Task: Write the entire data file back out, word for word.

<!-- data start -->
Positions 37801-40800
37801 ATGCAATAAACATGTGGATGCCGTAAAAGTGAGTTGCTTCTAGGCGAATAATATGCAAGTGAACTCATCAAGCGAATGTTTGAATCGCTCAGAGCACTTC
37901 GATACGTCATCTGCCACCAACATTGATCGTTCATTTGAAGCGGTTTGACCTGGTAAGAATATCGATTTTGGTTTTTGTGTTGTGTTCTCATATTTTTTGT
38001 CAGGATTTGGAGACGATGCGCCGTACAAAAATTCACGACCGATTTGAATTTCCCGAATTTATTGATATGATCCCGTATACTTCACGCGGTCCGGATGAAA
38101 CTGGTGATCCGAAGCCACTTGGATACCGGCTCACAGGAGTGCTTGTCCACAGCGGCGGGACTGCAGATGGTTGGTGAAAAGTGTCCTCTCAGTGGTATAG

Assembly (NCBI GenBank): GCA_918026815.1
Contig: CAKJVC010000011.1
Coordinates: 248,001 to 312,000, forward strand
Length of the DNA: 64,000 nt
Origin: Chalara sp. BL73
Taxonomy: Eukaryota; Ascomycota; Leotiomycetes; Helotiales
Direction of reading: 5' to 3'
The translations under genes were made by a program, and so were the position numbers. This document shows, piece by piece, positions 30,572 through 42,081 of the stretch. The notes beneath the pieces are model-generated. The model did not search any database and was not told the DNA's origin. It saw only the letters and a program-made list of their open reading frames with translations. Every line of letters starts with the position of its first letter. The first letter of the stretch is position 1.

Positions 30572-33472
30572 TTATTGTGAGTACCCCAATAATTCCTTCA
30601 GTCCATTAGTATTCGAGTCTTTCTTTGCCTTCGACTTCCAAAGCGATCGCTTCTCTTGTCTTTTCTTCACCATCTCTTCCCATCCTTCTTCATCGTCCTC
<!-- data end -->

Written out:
Positions 37801-40800
37801 ATGCAATAAACATGTGGATGCCGTAAAAGTGAGTTGCTTCTAGGCGAATAATATGCAAGTGAACTCATCAAGCGAATGTTTGAATCGCTCAGAGCACTTC
37901 GATACGTCATCTGCCACCAACATTGATCGTTCATTTGAAGCGGTTTGACCTGGTAAGAATATCGATTTTGGTTTTTGTGTTGTGTTCTCATATTTTTTGT
38001 CAGGATTTGGAGACGATGCGCCGTACAAAAATTCACGACCGATTTGAATTTCCCGAATTTATTGATATGATCCCGTATACTTCACGCGGTCCGGATGAAA
38101 CTGGTGATCCGAAGCCACTTGGATACCGGCTCACAGGAGTGCTTGTCCACAGCGGCGGGACTGCAGATGGTTGGTGAAAAGTGTCCTCTCAGTGGTATAG

Assembly (NCBI GenBank): GCA_918026815.1
Contig: CAKJVC010000011.1
Coordinates: 248,001 to 312,000, forward strand
Length of the DNA: 64,000 nt
Origin: Chalara sp. BL73
Taxonomy: Eukaryota; Ascomycota; Leotiomycetes; Helotiales
Direction of reading: 5' to 3'
The translations under genes were made by a program, and so were the position numbers. This document shows, piece by piece, positions 30,572 through 42,081 of the stretch. The notes beneath the pieces are model-generated. The model did not search any database and was not told the DNA's origin. It saw only the letters and a program-made list of their open reading frames with translations. Every line of letters starts with the position of its first letter. The first letter of the stretch is position 1.

Positions 30572-33472
30572 TTATTGTGAGTACCCCAATAATTCCTTCA
30601 GTCCATTAGTATTCGAGTCTTTCTTTGCCTTCGACTTCCAAAGCGATCGCTTCTCTTGTCTTTTCTTCACCATCTCTTCCCATCCTTCTTCATCGTCCTC